How to Create your Brand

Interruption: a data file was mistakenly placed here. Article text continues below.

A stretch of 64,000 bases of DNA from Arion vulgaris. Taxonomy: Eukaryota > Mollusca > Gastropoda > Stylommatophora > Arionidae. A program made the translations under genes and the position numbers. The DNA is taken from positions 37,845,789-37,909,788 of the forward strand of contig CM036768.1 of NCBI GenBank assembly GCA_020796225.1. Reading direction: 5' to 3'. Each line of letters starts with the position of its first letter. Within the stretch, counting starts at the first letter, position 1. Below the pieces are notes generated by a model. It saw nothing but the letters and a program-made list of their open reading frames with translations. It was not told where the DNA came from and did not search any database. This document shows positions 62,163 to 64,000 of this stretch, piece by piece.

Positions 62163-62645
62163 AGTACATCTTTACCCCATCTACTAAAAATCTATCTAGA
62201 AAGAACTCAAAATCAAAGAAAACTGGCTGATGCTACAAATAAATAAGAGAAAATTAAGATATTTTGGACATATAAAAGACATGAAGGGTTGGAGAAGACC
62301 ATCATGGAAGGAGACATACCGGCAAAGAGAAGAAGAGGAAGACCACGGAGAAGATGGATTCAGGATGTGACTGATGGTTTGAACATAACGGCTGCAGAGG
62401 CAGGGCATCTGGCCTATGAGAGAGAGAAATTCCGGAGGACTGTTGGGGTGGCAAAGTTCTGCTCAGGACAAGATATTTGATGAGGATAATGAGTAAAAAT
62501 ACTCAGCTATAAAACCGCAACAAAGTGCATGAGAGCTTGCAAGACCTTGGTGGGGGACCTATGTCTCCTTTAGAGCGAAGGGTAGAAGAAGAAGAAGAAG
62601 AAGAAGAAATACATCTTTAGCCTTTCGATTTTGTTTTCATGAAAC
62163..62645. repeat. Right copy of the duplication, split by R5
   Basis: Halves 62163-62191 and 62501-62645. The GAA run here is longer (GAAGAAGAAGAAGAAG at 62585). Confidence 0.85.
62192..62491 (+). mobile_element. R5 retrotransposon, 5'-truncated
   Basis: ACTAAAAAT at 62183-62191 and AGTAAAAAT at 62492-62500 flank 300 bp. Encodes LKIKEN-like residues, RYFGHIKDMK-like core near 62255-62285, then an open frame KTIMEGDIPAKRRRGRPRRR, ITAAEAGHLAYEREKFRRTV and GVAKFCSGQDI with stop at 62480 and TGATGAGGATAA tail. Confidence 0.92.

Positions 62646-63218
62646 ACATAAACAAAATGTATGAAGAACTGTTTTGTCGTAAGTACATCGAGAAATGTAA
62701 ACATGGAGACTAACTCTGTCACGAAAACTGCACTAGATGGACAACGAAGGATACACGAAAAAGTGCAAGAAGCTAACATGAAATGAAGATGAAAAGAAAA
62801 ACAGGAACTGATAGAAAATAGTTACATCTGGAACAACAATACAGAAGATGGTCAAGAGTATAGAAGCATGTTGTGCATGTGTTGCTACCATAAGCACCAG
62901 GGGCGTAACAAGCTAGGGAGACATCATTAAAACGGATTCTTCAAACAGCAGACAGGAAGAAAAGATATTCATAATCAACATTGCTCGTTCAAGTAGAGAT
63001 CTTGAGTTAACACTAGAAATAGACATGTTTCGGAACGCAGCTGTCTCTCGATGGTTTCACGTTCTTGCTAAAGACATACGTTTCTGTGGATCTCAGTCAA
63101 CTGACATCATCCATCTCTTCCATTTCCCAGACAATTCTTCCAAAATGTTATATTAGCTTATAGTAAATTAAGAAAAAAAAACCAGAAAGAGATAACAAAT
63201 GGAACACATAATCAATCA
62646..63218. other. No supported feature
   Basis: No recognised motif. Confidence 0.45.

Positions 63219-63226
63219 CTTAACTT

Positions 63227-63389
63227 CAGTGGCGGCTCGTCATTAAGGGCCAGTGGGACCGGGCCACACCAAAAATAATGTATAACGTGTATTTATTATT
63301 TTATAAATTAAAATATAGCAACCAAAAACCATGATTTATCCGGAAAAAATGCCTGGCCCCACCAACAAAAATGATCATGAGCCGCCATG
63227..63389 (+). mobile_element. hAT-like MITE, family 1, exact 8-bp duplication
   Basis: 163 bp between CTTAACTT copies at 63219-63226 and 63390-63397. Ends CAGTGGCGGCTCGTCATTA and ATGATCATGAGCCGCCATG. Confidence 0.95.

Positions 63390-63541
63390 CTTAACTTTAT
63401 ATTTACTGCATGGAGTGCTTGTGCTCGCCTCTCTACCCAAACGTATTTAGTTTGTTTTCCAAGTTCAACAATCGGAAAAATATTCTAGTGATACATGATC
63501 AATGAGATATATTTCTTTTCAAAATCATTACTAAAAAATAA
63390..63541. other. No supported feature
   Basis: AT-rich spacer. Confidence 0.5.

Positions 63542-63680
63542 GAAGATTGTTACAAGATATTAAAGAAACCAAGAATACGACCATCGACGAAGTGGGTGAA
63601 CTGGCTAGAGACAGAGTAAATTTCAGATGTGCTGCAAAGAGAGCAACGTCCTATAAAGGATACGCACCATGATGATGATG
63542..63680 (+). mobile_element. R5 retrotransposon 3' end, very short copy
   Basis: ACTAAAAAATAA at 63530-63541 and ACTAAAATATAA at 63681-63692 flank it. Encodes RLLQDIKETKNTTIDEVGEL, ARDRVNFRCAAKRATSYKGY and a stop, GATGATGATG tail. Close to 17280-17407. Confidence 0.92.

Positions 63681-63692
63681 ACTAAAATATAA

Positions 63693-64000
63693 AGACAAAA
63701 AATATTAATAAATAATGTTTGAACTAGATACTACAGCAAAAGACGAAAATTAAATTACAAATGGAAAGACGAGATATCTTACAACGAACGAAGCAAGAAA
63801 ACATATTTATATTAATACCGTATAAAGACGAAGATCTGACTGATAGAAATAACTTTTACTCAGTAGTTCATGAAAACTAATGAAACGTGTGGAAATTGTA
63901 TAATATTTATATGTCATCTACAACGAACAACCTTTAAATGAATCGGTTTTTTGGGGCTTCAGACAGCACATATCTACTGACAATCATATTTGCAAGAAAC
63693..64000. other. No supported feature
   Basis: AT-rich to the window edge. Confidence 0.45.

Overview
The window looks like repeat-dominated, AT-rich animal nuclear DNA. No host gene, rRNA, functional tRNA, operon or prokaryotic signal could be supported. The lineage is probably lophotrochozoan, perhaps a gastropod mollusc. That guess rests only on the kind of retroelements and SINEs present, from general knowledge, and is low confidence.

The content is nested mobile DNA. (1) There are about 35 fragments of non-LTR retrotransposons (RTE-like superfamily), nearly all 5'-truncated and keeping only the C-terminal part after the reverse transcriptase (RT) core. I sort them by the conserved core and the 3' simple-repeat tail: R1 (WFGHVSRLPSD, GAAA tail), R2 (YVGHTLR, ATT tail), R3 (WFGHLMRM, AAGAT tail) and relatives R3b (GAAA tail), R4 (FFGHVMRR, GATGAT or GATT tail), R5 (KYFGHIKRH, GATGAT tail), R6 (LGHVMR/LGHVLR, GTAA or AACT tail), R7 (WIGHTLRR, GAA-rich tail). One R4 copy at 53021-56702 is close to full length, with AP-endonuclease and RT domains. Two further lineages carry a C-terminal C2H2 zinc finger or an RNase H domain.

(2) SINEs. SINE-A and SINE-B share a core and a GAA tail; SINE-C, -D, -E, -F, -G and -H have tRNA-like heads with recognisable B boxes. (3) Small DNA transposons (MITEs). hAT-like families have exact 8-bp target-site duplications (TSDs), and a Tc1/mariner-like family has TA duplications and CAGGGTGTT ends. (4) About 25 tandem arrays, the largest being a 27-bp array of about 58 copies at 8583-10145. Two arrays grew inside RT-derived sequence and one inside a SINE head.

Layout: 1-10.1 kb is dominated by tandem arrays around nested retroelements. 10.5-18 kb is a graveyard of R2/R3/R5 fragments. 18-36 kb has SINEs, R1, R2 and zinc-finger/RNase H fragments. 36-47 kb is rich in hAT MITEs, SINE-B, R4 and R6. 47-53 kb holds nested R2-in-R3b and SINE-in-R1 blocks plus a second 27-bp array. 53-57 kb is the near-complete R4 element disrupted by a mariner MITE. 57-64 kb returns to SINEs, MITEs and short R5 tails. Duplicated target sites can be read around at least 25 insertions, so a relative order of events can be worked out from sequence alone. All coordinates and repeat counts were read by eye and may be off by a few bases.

Let’s face it; it is high time you create your brand. You will benefit from it in the long run. Consumers are more open to using a new service from a familiar brand than a new one. That is why here at Plant, we place emphasis on managing and finetuning our brand. If you do not have one yet, I will advise you to create one. For the uninitiated, a brand is the overall perception customers’ have on a business — including the uncontrollable ones. If you want your business to always ring a bell in your customers’ mind when they see anything related it, follow the steps below to create a brand that works perfectly with your business. The first step toward creating a brand that resonates with your audience is to know who your audiences are. One of the biggest mistake people make in defining a brand is that they come up with generic branding in a bid to appeal to everyone that comes in contact with them. And I tell you what; you cannot cater to everyone. You need to define your audience and come up with a user persona of your ideal customers. Only then will you be able to create a brand that will match your target audience. I will advise you to define their ideal age bracket, location, gender, level of education, social inclinations, and income level. Let me define a user persona for a kid summer coding Bootcamp — John is an 8 years old elementary school student living in Los Angeles. He is the child of one of the startup founders at Silicon Valley. While there’s more we can add, let’s keep it simple. If you haven’t, you have to choose a name that is memorable, evergreen and sounds appealing to your target audience. What is in a business name you ask? Let me give you an analogy. An argument ensued on an online forum about if DuckDuckGo would ever overtake Google as the most used search engine. And one of the guys was stating that even if it ever happens, they will need to rebrand because he can’t imagine people saying; Just DuckDuckGo it. People are already used to saying Google it instead of search it online. In fact, many people believe Google is the Internet. If you look at all the popular businesses, you will agree with me that their names are some of their greatest assets. If your business does not have a brandable name, get it one. For my Bootcamp example, I will name it “Kid Codes.” What do you want to achieve with your business? You need to use that and create an impressionable imprint in the mind of your customer. I am sure anywhere you see the CocaCola logo, you feel the thirst of having some — if you are a fan. Let’s take a look at a part of their mission statement — “To refresh the world in mind, body, and spirit.” And guess what, that’s what people feel anytime they drink their products. Their brand color will get you thirsty if you are their fan. That’s the power of branding. Going back to our summer coding example above, I can decide to make it — “To equip young kids with the elementary coding skills required to move toward becoming professional software engineers.” When defining your brand mission, make sure you are not copying any of your competitors. Think Different — that’s one of Steve Jobs greatest quotes. Interestingly, it is Apple’s Slogan. Nike’s slogan is “Just Do it,” KFC’s is “Finger-Lickin’ Good,” and McDonald’s…
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